Wilkins Farago nominated for international Children’s Publisher of the Year award

BOP_logo_categorie.inddMelbourne independent book publisher Wilkins Farago is one of three publishers nominated in the Oceania region for the highly prestigious 2015 Bologna Prize for the Best Children’s Publisher of the Year.

The annual award is run by the Bologna Children’s Book Fair—the world’s largest and most important children’s book fair—in association with the Italian Publishers Association. Now in its third year, the Bologna Prize recognises children’s books publishers who have ‘excelled in editorial innovation’ over the previous year. Six prizes are awarded, one for each geographical area: Asia, Africa, Central-South America, Europe, North America, and Oceania.

One Red Shoe

One Red Shoe

‘We’re frankly gobsmacked to be nominated,’ said Wilkins Farago’s founder Andrew Wilkins. ‘We’re a tiny publishing house. How did they find us? We’d fit in the broom cupboards of our fellow nominees [Allen & Unwin and Text Publishing].’

Oyvind Torseter's innovatative and surreal tale about a hole that suddenly appears in a man's new apartment.

Oyvind Torseter’s innovatative and surreal tale about a hole that suddenly appears in a man’s new apartment.

Wilkins Farago specialises in translating and publishing quality children’s books from foreign languages into English from its ‘office’ in South Melbourne.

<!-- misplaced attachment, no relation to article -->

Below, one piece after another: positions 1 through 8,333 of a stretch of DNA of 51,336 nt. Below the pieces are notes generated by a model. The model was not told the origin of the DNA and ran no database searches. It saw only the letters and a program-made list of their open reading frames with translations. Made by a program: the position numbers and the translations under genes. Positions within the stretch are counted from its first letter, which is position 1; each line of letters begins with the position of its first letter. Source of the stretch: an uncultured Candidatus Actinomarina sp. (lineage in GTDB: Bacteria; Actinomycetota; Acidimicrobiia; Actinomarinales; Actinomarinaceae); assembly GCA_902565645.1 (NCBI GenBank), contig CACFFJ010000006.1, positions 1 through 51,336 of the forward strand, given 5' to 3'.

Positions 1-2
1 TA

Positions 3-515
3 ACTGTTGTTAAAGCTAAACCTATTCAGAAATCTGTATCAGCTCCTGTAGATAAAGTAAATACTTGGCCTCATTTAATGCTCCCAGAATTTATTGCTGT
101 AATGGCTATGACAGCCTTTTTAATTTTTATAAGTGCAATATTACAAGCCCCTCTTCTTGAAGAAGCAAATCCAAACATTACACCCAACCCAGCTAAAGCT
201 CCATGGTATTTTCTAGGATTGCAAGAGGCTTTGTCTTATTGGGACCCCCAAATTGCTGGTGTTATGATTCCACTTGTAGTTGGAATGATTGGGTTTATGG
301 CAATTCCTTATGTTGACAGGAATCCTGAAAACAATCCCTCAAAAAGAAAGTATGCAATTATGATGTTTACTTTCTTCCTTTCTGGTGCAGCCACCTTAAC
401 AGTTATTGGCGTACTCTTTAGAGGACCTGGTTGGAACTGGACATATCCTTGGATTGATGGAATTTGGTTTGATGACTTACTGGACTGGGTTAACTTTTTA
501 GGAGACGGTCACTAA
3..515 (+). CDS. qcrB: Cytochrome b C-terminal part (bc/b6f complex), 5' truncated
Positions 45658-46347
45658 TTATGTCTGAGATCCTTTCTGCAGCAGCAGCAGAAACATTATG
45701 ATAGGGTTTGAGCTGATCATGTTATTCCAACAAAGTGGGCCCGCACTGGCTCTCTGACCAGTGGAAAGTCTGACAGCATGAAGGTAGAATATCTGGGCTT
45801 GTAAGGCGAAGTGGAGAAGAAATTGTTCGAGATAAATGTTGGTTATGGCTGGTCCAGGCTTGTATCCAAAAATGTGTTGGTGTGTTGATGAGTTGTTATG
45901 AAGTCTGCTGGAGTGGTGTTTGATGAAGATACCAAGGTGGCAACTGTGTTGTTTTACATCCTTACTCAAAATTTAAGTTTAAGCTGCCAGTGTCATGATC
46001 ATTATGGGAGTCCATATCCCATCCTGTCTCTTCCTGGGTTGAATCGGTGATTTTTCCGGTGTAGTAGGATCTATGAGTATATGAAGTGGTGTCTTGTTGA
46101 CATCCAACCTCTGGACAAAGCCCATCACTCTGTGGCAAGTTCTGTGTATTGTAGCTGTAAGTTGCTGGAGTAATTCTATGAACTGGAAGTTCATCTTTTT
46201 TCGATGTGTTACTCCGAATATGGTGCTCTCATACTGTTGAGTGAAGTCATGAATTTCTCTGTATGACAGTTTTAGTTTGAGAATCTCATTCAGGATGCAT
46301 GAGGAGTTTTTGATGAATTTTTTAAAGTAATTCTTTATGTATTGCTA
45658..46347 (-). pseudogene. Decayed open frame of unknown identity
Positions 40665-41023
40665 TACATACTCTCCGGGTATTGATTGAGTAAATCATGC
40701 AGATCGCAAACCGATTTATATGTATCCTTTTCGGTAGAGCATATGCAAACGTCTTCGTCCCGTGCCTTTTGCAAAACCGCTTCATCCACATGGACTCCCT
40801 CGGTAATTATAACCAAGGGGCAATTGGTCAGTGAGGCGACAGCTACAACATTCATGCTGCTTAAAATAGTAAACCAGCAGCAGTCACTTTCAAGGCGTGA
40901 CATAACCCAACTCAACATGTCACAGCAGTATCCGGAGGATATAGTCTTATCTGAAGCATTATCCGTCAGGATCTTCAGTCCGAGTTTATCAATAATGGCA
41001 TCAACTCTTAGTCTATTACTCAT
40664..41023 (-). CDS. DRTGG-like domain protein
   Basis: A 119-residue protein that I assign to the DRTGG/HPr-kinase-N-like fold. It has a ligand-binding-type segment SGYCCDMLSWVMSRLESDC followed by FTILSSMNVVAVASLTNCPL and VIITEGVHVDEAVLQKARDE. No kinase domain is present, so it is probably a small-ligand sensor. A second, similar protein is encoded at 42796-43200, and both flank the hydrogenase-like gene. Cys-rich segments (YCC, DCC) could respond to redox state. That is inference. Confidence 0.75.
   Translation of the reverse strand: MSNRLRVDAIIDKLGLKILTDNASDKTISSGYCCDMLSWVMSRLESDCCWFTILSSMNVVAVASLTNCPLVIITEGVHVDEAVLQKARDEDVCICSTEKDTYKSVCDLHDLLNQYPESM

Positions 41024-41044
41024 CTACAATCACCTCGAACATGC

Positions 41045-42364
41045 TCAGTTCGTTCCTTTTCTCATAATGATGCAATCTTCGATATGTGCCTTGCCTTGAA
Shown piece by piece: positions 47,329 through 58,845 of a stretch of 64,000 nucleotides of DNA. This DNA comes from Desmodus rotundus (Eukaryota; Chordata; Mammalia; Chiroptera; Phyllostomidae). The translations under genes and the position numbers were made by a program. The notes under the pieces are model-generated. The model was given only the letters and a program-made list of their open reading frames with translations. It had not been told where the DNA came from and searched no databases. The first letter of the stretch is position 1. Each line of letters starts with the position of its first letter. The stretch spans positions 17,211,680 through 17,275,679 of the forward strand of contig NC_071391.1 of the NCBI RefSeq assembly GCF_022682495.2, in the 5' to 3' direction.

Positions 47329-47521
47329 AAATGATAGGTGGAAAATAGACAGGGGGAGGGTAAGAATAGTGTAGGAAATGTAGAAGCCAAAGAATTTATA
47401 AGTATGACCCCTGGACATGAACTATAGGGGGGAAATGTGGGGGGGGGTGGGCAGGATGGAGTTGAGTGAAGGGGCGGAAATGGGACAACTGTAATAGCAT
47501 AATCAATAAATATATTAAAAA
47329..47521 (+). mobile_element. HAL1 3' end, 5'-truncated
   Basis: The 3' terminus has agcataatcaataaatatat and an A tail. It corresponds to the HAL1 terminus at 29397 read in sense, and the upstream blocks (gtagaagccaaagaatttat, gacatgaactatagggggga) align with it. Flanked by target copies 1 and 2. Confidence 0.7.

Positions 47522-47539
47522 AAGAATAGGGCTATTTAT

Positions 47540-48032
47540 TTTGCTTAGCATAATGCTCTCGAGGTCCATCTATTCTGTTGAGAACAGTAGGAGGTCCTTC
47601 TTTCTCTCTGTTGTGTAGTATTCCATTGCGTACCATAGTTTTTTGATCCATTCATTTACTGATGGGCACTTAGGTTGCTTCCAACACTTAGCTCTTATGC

‘Our publishing policy is pretty simple: unless we find books we absolutely love, we don’t publishing anything at all,’ said General Manager Anna Wilkins. ‘Last year, we were lucky to have some exceptional books, so this nomination is really for our authors, illustrators, translators, and international publishing partners.’

Key books published in 2014 included One Red Shoe (Karin Gruss & Tobias Krejtschi), a picture book set in the war-torn Gaza Strip, the surreal graphic novel The Hole and My Father the Great Pirate, Davide Cali and Maurizio Quarello’s moving story against the background of a historic mining disaster.

These are not mainstream kids books—there are no fluffy bunnies or pink fairies—but they respect children as readers, encouraging them to think and feel, which we believe the best children’s books should do,’ said Wilkins.